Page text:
Kings Things – Laptop and software for clients’ use
The agency assists local families to a path to financial stability, fostering life skills that will promote personal responsibility and increase financial stability, which leads to greater independence from formal support services and utilize personal assets. The use of the computer, and purchased software, will help in resume writing, job searches, budget development, services and in other areas. Utilizing the computer at the agency, with the assistance of staff and volunteers, will give the client privacy, confidentiality, assistance, build confidence and with more time than is available at local libraries.
SHADOW Equestrian – Special saddles and equipment for children with disabilities
The agency provides recreational therapeutic riding instruction to disabled children and their instructors are certified through the Professional Association of Therapeutic Horsemanship International. The children have physical disabilities, such as Cerebral Palsy and other muscular diagnoses, focusing on balance, stability, core strength and stamina. Also served are children on the Autism spectrum, focusing on accepting new environments and situations, and those with Down Syndrome, where the focus is on core strength, weight control and behavior issues. The agency has eight different horses and ponies, based on personality, body type, gait movement and ability to work in unusual situations with disabled children. The saddles and tack need to be modified to fit a variety of needs of the riders. The funding will be used for a special saddle and equipment which would stay more balanced, making it easier for the rider to stay centered, especially when turning the horse around poles and cones.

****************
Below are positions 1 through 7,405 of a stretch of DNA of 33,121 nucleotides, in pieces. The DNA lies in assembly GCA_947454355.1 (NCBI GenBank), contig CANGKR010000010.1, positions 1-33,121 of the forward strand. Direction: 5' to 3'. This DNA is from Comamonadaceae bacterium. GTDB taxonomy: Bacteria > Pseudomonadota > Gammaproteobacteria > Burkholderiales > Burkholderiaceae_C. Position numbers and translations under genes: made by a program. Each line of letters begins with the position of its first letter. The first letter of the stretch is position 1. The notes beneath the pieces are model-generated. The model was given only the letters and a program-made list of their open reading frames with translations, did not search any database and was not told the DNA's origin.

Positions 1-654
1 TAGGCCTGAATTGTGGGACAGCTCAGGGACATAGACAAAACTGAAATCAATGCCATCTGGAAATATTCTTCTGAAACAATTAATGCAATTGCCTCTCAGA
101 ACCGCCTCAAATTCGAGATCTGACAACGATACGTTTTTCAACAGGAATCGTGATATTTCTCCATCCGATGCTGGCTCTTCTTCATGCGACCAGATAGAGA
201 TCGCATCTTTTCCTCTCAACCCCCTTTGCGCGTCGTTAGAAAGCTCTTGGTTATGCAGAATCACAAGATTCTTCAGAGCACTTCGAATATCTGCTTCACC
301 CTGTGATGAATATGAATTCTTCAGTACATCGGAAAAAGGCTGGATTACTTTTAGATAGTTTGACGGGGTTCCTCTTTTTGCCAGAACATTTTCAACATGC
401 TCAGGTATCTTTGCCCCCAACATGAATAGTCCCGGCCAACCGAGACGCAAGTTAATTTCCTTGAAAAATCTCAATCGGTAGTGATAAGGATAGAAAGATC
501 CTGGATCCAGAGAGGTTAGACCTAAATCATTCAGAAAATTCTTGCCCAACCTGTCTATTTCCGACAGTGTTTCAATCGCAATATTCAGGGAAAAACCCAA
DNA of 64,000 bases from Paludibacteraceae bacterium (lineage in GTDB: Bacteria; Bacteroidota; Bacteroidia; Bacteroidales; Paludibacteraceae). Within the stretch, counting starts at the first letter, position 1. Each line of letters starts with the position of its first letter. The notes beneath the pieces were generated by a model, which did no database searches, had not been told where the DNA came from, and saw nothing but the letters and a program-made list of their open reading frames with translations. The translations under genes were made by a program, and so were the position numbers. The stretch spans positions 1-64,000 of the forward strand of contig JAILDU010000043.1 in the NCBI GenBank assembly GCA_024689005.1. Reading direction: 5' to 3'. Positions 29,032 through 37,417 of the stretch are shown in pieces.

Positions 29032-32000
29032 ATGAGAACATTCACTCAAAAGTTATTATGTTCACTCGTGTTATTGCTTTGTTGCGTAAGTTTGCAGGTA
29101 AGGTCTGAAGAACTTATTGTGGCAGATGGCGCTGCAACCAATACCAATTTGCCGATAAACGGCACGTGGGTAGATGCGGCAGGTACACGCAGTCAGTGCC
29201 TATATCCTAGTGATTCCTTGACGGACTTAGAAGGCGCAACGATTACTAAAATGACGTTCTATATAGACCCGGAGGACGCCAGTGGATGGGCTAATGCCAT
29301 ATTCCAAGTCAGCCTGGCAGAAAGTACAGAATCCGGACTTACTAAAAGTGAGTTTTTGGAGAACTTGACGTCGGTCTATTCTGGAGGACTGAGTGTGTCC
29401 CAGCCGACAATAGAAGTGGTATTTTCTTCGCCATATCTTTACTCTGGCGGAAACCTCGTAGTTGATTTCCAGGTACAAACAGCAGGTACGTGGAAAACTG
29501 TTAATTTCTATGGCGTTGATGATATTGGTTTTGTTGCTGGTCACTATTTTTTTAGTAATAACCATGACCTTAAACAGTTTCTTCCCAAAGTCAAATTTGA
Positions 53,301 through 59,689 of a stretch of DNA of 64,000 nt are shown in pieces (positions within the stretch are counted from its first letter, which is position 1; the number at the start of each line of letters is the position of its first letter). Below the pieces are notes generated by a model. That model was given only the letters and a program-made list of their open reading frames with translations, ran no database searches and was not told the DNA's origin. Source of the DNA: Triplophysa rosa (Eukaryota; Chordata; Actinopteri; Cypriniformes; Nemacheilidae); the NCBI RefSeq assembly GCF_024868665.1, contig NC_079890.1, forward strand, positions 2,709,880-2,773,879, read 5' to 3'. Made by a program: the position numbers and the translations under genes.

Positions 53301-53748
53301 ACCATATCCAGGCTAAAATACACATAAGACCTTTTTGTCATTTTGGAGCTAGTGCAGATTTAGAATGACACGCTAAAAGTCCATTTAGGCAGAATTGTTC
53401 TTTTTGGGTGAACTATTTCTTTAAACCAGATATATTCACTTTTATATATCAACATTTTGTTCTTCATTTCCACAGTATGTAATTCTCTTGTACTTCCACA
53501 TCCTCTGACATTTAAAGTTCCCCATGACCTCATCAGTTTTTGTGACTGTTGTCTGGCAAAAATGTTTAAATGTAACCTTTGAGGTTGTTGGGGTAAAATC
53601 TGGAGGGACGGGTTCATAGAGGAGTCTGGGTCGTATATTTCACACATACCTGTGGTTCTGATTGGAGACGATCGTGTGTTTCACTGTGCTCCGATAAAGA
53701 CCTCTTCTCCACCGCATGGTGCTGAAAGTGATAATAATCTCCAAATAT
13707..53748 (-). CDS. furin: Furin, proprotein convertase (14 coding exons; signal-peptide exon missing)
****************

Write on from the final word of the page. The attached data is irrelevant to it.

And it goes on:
For the breakdown of funding for each of the above programs, please click here.